Gullfoss, meaning “Golden falls,” is Iceland’s most famous waterfall. A large reason for its popularity is that it’s one of three major attractions on the extremely popular Golden Circle Tour. Seeing Gullfoss makes for an excellent day trip from Reykjavik.
What makes Gullfoss stand out are the two distinct right-angle drops that drops that span the entire width of the Hvítá River. The total cumulative drop of the falls is around 32 meters, with the upper drop having a height of 11 meters and the lower drop being 21m tall. The falls appear to be even higher when viewed from the main overlook, however, as they fall into the narrow gorge.
Gullfoss on the Golden Circle
The drive from Reykjavik to the falls takes about 90 minutes. To find Gullfoss, start from Reykjavik and drive about 54 kilometers east along the Ring Road. Near the town of Selfoss, you’ll spot route 35 on the left. Follow route 35 for about 70 more kilometers to reach the waterfall. On the way, you’ll pass by Geysir, another main attraction in the Golden Circle tour, as well as some other towns including Reykholt and Bláskógabyggð.
There are two parking lots for Gullfoss. There’s a lower, smaller one on route 334 and a larger upper one next to the visitor center off route 35. The turn to the smaller parking area on route 334 is located about 700 meters before the larger parking lot off of route 35.
Seljalandsfoss sits along the southern coast of Iceland, fed by melting water from the famous glacier-capped volcano Eyjafjallajokull. While the front side of these powerful falls are quite beautiful, the main attraction is actually the path that leads behind the waterfall. The water cascades over a steep cliff, making it possible to walk behind the waterfall. This offers a great view of the waterfall and its surroundings from the inside.
Always use caution when walking the path behind Seljalandsfoss, as it is consistently wet and can be very slippery. During the winter months, the path behind the waterfall is closed due to the risk of falling ice. These foot trails are mostly flat and accessible to hikers of any skill level, although you should be prepared to get wet. This is definitely the most visited of the major Iceland waterfalls.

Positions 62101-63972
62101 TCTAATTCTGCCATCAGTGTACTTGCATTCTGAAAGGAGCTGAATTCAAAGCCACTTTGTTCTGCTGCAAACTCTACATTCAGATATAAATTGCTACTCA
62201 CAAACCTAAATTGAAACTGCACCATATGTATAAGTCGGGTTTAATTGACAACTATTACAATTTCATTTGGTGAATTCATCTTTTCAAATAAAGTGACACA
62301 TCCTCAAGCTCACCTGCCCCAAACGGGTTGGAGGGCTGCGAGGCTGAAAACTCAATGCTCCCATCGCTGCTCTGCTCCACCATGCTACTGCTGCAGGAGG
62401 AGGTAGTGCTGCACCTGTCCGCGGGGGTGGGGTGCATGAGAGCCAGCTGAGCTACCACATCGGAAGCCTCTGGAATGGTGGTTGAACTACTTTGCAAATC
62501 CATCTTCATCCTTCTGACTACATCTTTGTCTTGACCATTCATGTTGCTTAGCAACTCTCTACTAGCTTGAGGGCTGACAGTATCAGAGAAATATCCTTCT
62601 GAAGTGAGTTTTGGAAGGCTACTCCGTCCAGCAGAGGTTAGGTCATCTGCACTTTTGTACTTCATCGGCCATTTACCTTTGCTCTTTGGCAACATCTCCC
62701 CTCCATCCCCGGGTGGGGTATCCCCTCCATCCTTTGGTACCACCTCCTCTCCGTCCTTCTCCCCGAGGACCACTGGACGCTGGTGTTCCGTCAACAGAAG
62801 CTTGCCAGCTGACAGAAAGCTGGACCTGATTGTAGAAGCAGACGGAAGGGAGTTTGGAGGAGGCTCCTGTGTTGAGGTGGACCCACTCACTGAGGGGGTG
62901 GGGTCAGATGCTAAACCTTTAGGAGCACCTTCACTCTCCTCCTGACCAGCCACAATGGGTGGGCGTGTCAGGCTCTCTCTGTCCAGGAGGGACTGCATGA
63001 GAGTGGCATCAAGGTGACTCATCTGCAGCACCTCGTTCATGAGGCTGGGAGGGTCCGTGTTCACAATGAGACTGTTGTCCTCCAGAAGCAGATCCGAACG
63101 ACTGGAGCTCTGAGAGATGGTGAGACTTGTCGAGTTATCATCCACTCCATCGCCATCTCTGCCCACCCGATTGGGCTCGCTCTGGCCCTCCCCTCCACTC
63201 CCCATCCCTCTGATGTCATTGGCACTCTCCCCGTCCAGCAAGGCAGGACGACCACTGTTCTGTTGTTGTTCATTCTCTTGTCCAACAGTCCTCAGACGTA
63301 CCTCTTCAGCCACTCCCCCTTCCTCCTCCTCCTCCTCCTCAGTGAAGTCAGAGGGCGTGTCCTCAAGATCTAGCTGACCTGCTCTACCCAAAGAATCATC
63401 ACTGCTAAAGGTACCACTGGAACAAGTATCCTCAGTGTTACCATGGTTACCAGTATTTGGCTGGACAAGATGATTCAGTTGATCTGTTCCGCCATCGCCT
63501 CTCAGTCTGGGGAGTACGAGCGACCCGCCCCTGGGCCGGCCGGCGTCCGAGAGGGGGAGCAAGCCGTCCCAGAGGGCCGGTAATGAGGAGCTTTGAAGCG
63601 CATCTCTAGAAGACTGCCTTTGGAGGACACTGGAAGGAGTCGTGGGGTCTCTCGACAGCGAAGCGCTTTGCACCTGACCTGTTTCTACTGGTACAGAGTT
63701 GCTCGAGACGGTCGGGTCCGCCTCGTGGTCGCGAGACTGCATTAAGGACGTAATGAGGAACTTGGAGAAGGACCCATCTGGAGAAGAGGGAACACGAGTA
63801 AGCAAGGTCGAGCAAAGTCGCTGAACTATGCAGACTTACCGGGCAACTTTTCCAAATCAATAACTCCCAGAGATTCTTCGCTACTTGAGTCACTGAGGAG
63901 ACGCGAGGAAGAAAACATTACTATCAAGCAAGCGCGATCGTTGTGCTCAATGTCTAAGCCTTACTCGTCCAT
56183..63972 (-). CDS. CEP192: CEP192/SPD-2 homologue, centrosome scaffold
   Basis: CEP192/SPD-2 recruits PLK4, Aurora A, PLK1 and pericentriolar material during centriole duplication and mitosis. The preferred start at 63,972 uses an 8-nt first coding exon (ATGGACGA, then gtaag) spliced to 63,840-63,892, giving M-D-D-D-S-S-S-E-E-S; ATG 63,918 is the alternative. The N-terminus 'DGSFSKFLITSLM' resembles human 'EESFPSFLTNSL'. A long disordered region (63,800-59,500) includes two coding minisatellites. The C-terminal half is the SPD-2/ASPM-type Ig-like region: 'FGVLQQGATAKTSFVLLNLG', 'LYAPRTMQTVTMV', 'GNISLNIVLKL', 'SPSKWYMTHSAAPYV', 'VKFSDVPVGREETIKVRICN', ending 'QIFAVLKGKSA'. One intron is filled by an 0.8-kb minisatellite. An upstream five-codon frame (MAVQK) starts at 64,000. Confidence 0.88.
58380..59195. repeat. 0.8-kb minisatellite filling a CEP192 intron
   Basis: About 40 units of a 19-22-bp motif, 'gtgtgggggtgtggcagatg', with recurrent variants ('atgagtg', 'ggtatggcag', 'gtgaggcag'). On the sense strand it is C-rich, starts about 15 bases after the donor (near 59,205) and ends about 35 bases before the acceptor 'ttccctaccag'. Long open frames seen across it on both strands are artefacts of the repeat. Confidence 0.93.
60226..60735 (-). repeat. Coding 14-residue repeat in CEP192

Getting to Seljalandsfoss
Seljalandsfoss is another waterfall often included in the Golden Circle route. Beginning at Reykjavik, following Road 1 east for about two hours, which will eventually lead you to Road 249. You’ll be able to see Seljalandsfoss easily from the Ring Road. Turn left here and head down the short path to the parking area.
From the parking area, it’s only a short walk to the base of the waterfall. From this point the trail splits and loops around in two directions. The left trail takes hikers up to a small platform next to the cascade and the right trail takes hikers up a slight hill and behind the waterfall itself.
Both trails a short, and visitors to Seljalandsfoss can walk both trails easily. Another trail branches off from the left fork and proceeds along the cliffs, providing more views of the waterfall, before ultimately arriving at a separate waterfall, Gljúfurárfoss.
Svartifoss is located in Skaftafell, an area in Vatnajökull National Park, in Southern Iceland. Due to its location in this heavy tourist area, and about 20 minutes west of Hof, Svartifoss is a popular sightseeing destination for visitors.
Many people visiting Icleand take the round trip on Ring Road. If you’re heading from Reykjavik, continue on Route 1 until you reach Kirkjubæjarklaustur in the south. On the road between Kirkjubæjarklaustur and Hof, you’ll spot a sign for Skaftafell. This is where you’ll find the trail to Svartifoss. There is a large parking area at the Skaftafell visitors center. Here, you’ll find information about hiking trails and the park, including a map to Svartifoss.